Q4. The 45th ASEAN Foreign Ministers' Meeting held recently in Phnom Penh failed to issue a joint communiqu. What is your comment on some people's claim that Cambodia's support of China during the meeting was to blame for this failure?

Fu: The reason why the 45th ASEAN Foreign Ministers Meeting was not able to issue a joint communiqu was because certain ASEAN claimants in the South China Sea tried to impose their own stands on the issue on ASEAN. Such acts go against the important consensus reached by China and ASEAN member states in the Declaration on the Conduct of Parties in the South China Sea, and were opposed by most ASEAN member states during recent meetings.

It is understood that during the meetings many ASEAN countries tried very hard at communication, coordination and persuasion. Yet the insistence of certain countries to stick to their own positions meant that eventually ASEAN was not able to issue the joint communiqu. This was not a situation the Chinese side had wanted to see.

China's sovereignty over Nansha Islands and their adjacent waters has solid and abundant historical and legal basis. China has advocated shelving disputes and going for common development in the South China Sea pending a final resolution. The South China Sea is not an issue between ASEAN and China, but rather between China and relevant ASEAN countries. China has consistently stood for resolving the issue through friendly negotiations between sovereign countries directly concerned on the basis of historical facts and universally recognized international law.

The DOC signed by China and ASEAN countries a decade ago clearly says that parties should "resolve their territorial and jurisdictional disputes by peaceful means, ... through friendly consultations and negotiations by sovereign states directly concerned".

China hopes that all ASEAN member states will join China in working for a comprehensive and effective implementation of the DOC. This will contribute to mutual trust and cooperation between China and ASEAN, to peace and stability in the South China Sea, and to the healthy and stable growth of China-ASEAN relations.

China is also ready to enter into discussions with ASEAN member states on a code of conduct on the South China Sea when conditions are ripe. As for the issues between China and the Philippines and Vietnam respectively, China is committed to properly managing and tackling them through friendly consultations and not letting these differences affect the larger interest of bilateral relations and China-ASEAN relations as a whole.

In the 21 years since the establishment of their dialogue partnership, China and ASEAN have seen healthy, stable and fast development of their relations, thanks to their joint adherence to the spirit of mutual respect and win-win principle. This has not only benefited China and ASEAN, but also made important contributions to peace in and stability and prosperity of East Asia.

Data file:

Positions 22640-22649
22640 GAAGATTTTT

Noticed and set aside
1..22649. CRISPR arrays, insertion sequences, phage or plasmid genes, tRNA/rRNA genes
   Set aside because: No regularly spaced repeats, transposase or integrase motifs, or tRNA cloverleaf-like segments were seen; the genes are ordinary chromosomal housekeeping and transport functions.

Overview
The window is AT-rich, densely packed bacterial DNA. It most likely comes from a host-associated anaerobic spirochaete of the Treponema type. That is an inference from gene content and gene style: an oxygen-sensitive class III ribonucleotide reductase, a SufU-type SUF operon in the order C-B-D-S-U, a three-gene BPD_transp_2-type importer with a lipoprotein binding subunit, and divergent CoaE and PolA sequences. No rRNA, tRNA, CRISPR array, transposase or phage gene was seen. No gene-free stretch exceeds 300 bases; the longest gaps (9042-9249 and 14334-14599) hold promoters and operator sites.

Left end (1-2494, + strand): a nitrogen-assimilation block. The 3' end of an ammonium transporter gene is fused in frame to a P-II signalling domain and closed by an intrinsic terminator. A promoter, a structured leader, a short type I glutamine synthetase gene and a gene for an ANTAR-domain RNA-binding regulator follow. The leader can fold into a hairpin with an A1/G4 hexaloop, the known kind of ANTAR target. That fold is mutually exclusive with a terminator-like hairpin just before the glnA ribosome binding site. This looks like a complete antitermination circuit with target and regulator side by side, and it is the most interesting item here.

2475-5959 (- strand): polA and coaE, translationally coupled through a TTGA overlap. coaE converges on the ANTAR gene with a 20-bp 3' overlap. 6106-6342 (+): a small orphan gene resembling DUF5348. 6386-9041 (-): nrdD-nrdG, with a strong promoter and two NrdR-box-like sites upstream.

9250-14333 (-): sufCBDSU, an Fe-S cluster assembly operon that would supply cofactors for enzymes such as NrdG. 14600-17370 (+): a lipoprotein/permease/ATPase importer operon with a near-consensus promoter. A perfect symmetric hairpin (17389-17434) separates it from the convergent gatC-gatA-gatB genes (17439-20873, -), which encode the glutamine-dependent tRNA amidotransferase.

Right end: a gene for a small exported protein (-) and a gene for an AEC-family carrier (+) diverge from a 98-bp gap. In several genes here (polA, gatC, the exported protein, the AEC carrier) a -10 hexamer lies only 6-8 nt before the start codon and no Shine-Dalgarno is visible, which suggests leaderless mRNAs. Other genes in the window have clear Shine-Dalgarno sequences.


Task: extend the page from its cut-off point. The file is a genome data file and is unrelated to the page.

As the global economy remains overshadowed by the global financial crisis, and the regional economy faces heightened challenges, China and ASEAN have more reasons to focus on development and cooperation. China remains committed to working together with ASEAN to jointly safeguard regional peace and stability and promote sustained and healthy development of China-ASEAN relations.

Q5. What are the prospects for China-ASEAN relations? What are the priority areas for cooperation between the two sides?

Fu: It has been China's foreign policy priority to strengthen good-neighborly friendship and mutually beneficial cooperation with ASEAN. As the world economic outlook remains uncertain, China and ASEAN have the common task of promoting regional economic integration and enhancing internally driven growth in East Asia. As close neighbors and strategic partners, China and ASEAN should work together in the spirit of solidarity and good-neighborly friendship to strengthen strategic communication and practical cooperation and advance our shared interest.

Under the joint efforts of both sides, China-ASEAN relations have entered a stage of mature and comprehensive development in broader areas and at higher levels than ever before. The China-ASEAN Commemorative Summit marking the 20th anniversary of dialogue relations held last year and the Joint Statement of the Summit set out a comprehensive plan for the development of our relations, including a series of medium- to long-term goals of cooperation between the two sides.

China is ready to work with ASEAN to enhance mutual trust, implement the second five-year Plan of Action and strengthen cooperation in Free Trade Agreement, connectivity, maritime cooperation, and social and cultural fields. This will not only help raise China-ASEAN strategic partnership to a new level, but also make China-ASEAN cooperation better serve the interest of sustainable development of both sides, bring more benefits to our peoples and contribute more to peace, stability and prosperity of our region.